The renovation comes two years after a U.S. Department of Justice report critical of the facility and the way it was managed. The department warned if new improvements were not made, the jail would fall under the control of the federal government.
At a press conference inside the jail, Oklahoma County Sheriff John Whetsel said DOJ officials visited the facility two weeks and were "wowed" by the improvements made since issuing the report. The changes include:
" new food service,
" a new, direct-supervision pod area,
" a computerized sight-check monitoring system and
" a new inmate clothes-changing area.
However, Whetsel said the DOJ officials emphasized there were some things the renovation could not address, and the only way to fix those problems is a new jail. One area Whetsel said only a brand-new facility could solve are some of the blind spots within the current jail, preventing better monitoring of inmates.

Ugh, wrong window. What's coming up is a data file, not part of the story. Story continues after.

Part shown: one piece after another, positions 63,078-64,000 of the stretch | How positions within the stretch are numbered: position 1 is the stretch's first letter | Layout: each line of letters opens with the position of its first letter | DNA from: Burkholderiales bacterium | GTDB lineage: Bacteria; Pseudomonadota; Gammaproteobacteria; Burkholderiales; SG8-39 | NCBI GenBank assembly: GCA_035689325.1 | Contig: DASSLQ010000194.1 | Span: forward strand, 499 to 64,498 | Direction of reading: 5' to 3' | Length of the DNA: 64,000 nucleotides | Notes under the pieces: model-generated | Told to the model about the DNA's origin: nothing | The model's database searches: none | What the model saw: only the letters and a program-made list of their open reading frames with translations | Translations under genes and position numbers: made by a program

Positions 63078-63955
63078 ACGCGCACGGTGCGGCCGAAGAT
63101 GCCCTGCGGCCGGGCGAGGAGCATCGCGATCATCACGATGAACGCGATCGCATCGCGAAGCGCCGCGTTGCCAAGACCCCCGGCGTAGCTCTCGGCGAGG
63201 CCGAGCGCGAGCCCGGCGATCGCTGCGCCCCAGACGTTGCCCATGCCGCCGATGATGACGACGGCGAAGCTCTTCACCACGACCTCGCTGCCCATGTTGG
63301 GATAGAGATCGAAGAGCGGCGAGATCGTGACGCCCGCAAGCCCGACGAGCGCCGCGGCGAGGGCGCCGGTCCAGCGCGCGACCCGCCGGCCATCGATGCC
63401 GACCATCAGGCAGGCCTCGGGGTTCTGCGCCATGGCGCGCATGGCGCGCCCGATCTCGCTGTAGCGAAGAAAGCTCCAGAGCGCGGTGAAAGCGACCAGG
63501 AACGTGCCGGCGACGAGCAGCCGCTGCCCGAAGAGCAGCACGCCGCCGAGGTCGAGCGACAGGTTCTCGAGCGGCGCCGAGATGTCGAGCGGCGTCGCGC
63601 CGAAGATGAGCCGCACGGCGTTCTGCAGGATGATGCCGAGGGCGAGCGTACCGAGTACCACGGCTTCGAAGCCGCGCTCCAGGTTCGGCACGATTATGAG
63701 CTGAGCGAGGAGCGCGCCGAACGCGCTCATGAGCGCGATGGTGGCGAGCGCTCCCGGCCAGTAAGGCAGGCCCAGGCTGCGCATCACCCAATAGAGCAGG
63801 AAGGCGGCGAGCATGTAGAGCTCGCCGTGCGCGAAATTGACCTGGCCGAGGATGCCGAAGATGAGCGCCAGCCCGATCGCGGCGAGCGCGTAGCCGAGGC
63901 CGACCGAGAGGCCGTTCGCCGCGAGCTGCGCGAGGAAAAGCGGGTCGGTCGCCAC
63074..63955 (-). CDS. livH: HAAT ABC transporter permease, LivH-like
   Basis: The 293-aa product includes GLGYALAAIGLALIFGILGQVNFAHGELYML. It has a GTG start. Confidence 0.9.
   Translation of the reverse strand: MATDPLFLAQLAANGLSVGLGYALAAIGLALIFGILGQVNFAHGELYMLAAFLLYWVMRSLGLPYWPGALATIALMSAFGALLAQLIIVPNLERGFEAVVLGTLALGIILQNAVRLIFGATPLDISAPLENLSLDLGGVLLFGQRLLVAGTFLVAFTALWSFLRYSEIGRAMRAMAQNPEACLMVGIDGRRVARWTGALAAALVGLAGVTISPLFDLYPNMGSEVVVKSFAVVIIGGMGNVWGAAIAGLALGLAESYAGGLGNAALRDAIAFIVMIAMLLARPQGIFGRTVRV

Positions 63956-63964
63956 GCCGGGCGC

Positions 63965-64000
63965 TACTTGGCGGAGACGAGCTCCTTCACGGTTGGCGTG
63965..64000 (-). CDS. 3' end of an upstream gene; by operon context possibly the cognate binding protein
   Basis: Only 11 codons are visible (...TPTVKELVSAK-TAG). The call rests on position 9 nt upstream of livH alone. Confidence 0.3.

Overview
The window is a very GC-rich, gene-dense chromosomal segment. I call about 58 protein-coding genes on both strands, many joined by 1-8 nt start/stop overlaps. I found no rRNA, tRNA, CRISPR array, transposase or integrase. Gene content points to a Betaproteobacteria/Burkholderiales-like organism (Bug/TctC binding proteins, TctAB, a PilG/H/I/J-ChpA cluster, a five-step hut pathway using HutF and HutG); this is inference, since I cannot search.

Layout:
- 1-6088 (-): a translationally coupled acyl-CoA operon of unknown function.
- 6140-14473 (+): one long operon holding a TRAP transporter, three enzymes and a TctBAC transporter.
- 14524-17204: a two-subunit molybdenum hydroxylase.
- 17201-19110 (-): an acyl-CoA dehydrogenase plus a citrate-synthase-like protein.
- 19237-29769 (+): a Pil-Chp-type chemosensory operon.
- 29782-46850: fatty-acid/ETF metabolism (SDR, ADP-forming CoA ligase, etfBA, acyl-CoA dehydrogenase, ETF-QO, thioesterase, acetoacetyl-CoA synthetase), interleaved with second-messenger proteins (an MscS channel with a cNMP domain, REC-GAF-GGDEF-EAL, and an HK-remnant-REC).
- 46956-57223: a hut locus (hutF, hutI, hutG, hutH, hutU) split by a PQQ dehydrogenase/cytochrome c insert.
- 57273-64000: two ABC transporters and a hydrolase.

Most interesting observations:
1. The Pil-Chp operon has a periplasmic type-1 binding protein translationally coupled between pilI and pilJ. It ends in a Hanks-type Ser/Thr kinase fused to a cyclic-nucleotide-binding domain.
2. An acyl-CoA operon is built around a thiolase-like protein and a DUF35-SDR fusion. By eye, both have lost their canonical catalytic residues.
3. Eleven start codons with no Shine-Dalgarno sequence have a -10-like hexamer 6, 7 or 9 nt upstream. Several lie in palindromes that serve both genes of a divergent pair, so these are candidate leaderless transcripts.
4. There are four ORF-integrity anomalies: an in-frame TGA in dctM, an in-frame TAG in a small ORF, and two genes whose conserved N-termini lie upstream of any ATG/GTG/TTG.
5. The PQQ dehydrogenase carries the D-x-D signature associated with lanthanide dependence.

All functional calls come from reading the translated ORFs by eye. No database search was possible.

Oklahoma County Commission Ray Vaughn said a sales-tax election to decide the matter would come in December at the earliest. He said the price tag of a new jail has come down from $400 million to around $300 million. "Scott Cooper
photo Oklahoma County Sheriff John Whetsel shows the new camera operations room featuring over 100 surveillance camera views, with 30 more being added soon, part of new County Jail improvements, shown on a media tour Thursday, 4-1-2010. photo/Mark Hancock